Eight years after they faced off in a bruising primary campaign, President Barack Obama endorsed his one-time primary opponent—former Senator and Secretary of State Hillary Clinton.
And, to paraphrase Clinton, the Democrats just put a village to work against Donald J. Trump. Led by a powerful trifecta of elders—Barack, Hillary, and Bill—the Democrats have two jobs: coalesce and energize support among non-white voters and introduce the country to the real Trump on the campaign trail.
Not only will Obama will help Clinton (and her husband) pitch and mend fences in the black community, he’ll build enthusiasm in places where she could not find it. Clinton, who supported her husband’s 1994 Crime Bill, was repeatedly challenged on the campaign trail to defend calling young black boys “super predators.” She never found a good answer and seems to exacerbate the issue. It may well come up again, but this time she will be flanked by President Obama, the first lady and, likely, former Attorney General Eric Holder, who has already endorsed her candidacy.
Expect them to speak in plain terms about what’s really at stake. They will talk about the potential for more conservatives on Supreme Court like a pot of greens burning on the stove. You may not actually hear the words “black lives matter,” but they will talk about the real impacts of mass incarceration, the necessity of meaningful gun control and police accountability.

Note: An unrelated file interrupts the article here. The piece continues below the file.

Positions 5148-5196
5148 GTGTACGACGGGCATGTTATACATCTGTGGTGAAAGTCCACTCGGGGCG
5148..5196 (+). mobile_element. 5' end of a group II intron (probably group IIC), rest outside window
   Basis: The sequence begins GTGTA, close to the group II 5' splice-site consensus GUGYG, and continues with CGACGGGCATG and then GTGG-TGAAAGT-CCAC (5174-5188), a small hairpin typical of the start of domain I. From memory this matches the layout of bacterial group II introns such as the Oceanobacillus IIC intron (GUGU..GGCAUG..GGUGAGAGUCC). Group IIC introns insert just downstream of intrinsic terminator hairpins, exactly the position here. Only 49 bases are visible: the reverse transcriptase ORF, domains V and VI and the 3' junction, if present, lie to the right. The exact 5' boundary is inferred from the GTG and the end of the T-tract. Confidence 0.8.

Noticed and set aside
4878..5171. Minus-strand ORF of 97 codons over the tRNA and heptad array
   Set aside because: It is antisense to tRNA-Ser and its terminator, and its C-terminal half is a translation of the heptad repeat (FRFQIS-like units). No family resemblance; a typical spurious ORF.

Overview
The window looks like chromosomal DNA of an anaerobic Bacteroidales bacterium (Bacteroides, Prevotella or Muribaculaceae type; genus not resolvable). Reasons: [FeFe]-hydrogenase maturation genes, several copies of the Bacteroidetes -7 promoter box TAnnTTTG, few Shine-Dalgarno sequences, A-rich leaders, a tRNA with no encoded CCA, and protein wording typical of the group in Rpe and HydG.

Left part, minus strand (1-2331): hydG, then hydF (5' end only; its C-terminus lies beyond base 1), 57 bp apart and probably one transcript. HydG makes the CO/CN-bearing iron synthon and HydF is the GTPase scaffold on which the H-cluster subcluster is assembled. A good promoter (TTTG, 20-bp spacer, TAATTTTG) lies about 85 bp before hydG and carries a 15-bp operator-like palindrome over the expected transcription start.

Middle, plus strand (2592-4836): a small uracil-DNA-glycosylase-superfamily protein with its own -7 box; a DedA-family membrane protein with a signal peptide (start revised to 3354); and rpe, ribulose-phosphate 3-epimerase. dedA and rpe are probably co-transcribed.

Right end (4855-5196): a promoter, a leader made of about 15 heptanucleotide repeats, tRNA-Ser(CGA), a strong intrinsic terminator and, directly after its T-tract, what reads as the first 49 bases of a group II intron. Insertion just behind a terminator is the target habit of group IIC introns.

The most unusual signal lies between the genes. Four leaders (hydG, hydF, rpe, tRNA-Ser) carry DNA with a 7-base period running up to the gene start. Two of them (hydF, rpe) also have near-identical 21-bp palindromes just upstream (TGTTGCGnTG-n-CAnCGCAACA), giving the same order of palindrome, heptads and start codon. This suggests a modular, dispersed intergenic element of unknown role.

While the one president moves from city to city, whipping up African-American turnout, another—Bill Clinton—could employ his folksy charisma to smoke out Trump on a cavalcade of issues. You can expect the presidential duo to remind voters about Trump’s racism—especially the repeated attacks he made on a sitting federal judge. The former president remains immensely popular among other black voters, but his real job may be to go after independents by painting Trump as a money-grubbing charlatan who doesn’t give an iota about working class people.
And just when Trump thinks he has seen enough, Sen. Elizabeth Warren—who is also expected to endorse the former cabinet secretary today—will continue delivering stinging body blows. Trump may rue the day he ever called her “Pocahontas.”
Back in 2008, when tempers ran hot and the verbal fisticuffs flew like a prize-fight, this day might have been hard to imagine. Even so, that the president—now at the height of his popularity, not to mention relatively low unemployment numbers and gas prices—would put his political weight behind Clinton comes as no surprise. Calling the stakes too high, Obama said, pointing to a potential Trump presidency, “I don’t think there’s ever been someone so qualified to hold this office.”
After losing California by 13 points, widening an already insurmountable lead, Senator Bernie Sanders agreed to meet with the president today. Presumably they talked about his road forward and how he might continue to influence the Democratic party platform. And there are serious matters to hash out as Clinton attempts to forge a new coalition of voters ahead of the fall contest. But the truth is, the train was already leaving the station before Sanders stepped onto the White House grounds.